Being charged with an OVI can cost thousands of dollars in legal fees, tarnish a person’s reputation and possibly cost the driver their livelihood.
Those high-profile individuals charged with OVI face another challenge: public perception, said Matthew Dixon, a Middletown attorney.
There have been three high-profile OVI cases recently in Butler County: Middletown’s Fire Chief Paul Lolli; Ohio Rep. Wes Retherford, R-Hamilton; and West Chester police officer Marc Madama.
Of those three, only Lolli’s case has been settled.
Dixon said some prosecutors seek stiffer penalties against someone who is well known in the community because they don’t want people to think they “cut a favorable deal.”
Butler County Prosecutor Michael Gmoser told the Journal-News last week that “there will be zero special treatment given” to Retherford’s case by his office.
Typically, based on advice from their legal team, prominent people charged with OVI, or any crime, don’t want to talk to the media, said Bill Brewer, communications professor at Miami University and member of the Public Relations Society of America.
Making a “no comment” is a mistake, Brewer said.
“We all know that ‘no comment’ doesn’t set well with the public,” he said. “Some statement is needed.”
Instead, Brewer suggests being honest and upfront.
“Say as much as you can without jeopardizing a fair trial,” he said. “The bottom line is: Honesty is the best because the truth always will come out. I know that sounds simple, but it’s true.”
People need to understand what is front-page news today will be forgotten in a few weeks because the news cycle “is very brief,” Brewer said.
Local government officials say every situation is looked at “on a case-by-case basis,” and any employee matter would involved the law director.
If a city employee’s job requires he or she have a valid driver’s license, they likely would be placed on administrative leave, said Fairfield Assistant City Manager Greg Preece. However, some incidents could result in termination, though, “It’s difficult to jump to termination.”
But termination could result if the offense was “pretty egregious” or they may be forced to terminate if the employee’s job is dependant on driving a vehicle and any conviction makes them un-insurable.
In the case of a police or firefighter, or any other union member, that would follow a different protocol, including a pre-disciplinary hearing if a loss of pay is possible.
Fairfield Twp. Administrator Julie Vonderhaar said any employee disciplinary action would go through the board of trustees.
“The board who has the authority to hire and fire, so it really all comes down to the facts of the situation and the position of the board,” she said. “We try to detail as much as possible the facts.”
Dixon said sometimes when a person is charged with OVI, and they have a “clean” driving record, that charge can be reduced to reckless operation. Dixon said that’s typically a one-time deal.
“You don’t get two bites of that apple,” he said.
The cost of fighting an OVI charge can range between a few hundred dollars and several thousands, Dixon said. He said some attorney specialize in OVI, so their fees are smaller. The more time an attorney spends on a case, higher the cost, Dixon said.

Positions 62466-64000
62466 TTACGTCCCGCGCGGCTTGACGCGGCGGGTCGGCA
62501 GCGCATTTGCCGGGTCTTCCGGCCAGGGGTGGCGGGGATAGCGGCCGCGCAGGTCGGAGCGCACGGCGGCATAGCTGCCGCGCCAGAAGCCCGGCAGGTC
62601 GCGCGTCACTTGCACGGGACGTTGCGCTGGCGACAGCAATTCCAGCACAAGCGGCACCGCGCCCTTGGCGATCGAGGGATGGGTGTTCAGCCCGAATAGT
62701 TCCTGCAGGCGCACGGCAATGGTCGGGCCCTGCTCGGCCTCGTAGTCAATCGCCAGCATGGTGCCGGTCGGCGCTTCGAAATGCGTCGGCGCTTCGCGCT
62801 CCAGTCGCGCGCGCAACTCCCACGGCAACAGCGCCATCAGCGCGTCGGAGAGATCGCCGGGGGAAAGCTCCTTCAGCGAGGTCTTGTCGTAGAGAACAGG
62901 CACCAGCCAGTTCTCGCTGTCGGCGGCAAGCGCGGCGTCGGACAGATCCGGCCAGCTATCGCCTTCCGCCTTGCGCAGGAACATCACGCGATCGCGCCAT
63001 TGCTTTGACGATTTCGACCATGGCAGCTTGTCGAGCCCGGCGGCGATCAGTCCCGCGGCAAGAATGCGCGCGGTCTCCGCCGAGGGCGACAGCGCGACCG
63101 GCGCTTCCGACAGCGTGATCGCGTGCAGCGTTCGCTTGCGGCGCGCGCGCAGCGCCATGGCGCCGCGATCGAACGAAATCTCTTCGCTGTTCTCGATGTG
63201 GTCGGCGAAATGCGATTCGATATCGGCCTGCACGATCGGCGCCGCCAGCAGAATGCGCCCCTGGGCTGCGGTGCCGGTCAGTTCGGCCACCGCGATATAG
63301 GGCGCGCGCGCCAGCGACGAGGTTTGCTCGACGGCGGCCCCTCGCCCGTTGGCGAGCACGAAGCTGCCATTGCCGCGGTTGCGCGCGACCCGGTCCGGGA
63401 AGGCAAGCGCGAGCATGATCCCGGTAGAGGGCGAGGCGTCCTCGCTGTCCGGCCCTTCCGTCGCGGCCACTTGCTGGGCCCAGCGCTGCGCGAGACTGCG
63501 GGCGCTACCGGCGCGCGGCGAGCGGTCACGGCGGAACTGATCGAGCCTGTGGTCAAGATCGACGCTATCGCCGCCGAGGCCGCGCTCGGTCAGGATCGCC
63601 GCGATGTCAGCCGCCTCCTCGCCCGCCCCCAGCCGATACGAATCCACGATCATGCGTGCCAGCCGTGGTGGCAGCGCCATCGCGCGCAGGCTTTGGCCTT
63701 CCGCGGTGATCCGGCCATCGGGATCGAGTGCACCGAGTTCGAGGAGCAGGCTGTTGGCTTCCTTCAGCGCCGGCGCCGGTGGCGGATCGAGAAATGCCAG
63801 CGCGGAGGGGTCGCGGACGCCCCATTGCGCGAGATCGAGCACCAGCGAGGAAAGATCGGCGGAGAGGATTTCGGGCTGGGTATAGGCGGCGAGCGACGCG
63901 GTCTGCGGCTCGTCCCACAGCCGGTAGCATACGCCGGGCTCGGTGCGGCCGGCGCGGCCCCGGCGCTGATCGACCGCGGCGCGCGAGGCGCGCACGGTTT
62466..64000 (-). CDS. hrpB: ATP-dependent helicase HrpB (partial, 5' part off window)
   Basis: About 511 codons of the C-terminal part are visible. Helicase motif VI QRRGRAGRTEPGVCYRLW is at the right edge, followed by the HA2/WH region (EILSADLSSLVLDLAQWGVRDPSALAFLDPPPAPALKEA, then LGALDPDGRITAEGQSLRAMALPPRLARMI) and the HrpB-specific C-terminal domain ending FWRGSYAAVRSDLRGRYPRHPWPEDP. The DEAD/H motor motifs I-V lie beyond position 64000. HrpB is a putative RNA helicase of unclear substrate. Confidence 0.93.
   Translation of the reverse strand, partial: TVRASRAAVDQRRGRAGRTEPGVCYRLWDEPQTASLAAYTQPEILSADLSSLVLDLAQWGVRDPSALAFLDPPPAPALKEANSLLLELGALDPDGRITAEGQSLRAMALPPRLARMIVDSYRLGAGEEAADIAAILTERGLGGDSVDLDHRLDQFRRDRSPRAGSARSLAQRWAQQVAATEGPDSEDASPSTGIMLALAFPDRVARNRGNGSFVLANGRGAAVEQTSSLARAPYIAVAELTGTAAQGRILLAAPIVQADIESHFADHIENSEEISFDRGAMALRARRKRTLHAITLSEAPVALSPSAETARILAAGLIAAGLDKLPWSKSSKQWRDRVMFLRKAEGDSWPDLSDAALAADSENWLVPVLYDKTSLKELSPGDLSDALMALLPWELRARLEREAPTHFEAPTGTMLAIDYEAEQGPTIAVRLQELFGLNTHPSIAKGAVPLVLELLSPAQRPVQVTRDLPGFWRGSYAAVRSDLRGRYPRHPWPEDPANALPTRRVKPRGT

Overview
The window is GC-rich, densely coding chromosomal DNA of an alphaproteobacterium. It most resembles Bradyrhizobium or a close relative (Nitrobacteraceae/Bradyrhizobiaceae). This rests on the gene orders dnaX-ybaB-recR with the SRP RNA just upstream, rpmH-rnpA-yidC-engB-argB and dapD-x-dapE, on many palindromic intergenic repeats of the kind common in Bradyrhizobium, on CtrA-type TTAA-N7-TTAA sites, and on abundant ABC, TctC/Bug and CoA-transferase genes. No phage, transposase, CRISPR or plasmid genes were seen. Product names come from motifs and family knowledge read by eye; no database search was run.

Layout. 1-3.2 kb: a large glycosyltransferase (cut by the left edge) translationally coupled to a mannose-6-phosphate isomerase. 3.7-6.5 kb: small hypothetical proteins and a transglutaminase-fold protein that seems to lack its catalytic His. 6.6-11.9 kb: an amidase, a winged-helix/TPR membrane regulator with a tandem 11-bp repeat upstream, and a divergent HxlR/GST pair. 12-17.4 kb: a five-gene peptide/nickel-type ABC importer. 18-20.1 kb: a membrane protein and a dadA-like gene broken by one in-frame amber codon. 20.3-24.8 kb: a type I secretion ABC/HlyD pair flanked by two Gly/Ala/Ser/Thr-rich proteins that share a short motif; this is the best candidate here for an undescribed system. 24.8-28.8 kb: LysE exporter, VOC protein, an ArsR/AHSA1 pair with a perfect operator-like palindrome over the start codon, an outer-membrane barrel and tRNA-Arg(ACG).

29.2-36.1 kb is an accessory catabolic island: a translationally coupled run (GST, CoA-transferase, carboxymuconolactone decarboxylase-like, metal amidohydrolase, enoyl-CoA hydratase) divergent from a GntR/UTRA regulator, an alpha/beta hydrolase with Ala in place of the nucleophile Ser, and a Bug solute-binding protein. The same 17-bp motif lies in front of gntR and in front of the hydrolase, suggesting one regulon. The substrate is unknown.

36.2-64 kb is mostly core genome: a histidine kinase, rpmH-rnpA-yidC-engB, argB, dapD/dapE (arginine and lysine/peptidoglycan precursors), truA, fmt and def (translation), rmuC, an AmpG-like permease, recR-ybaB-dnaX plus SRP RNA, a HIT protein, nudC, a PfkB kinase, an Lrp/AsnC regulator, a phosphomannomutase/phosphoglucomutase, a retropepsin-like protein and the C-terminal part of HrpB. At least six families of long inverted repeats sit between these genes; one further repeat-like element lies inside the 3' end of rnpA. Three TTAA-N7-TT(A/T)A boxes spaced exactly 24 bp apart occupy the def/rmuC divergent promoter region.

He said OVI charges are “very challenging” because of all the circumstances involved. He said it depends whether the driver caused an accident, their driving record, whether they submitted to a breathalyser, and if they have been charged before.
The city of Middletown suspended Lolli five days without paying after officials read the report from the State Highway Patrol and watched the video of the arrest; he pleaded guilty to a lesser charge of reckless operation and his speeding charge was dropped; he was ordered to attend three-day alcohol evaluation classes; and his license was suspended for 180 days except for work driving privileges. He also was fined $250 plus court costs.
The city also announced if Lolli was involved in another alcohol incident — on or off the job — he would be terminated, said Les Landen, law director.
A trooper with the Ohio State Highway Patrol stopped Lolli on Dec. 16 about a block from his home on Central Avenue.
Because Lolli works for the city, a special prosecutor, Steve Runge, was brought in, and Lolli was represented by attorney Paris Ellis. After the hearing, Lolli and his attorney refused comment.
Retherford is set to appear in Butler County Area II Court on Wednesday for a preliminary hearing. He was found allegedly passed out on Sunday, March 13 in his pickup truck while it was idling parked in a McDonald’s drive-thru.
Retherford, 33, is charged with OVI, a misdemeanor, and improperly handling a firearm, a fourth-degree felony. A loaded handgun, which was in its holster, was found in the center armrest console of his truck.
Two Republican organizations — the Butler County Republican Party and the Ohio Republican Party — have called for his resignation.
When an elected official is arrested, it’s the elected body they are a member of that could handle any disciplinary actions. In the case of Retherford, if he’s convicted of a felony, he would be immediately removed from office, according to the office of the Ohio Speaker of the House.
Madama, 41, of Loveland, was charged with OVI and driving in marked lanes after troopers stopped him at this past Sunday morning on Ohio 4 near Ross Road in Fairfield, according to court records. Madama was scheduled to be arraigned earlier this week in Fairfield Municipal Court, but the case has been continued until April.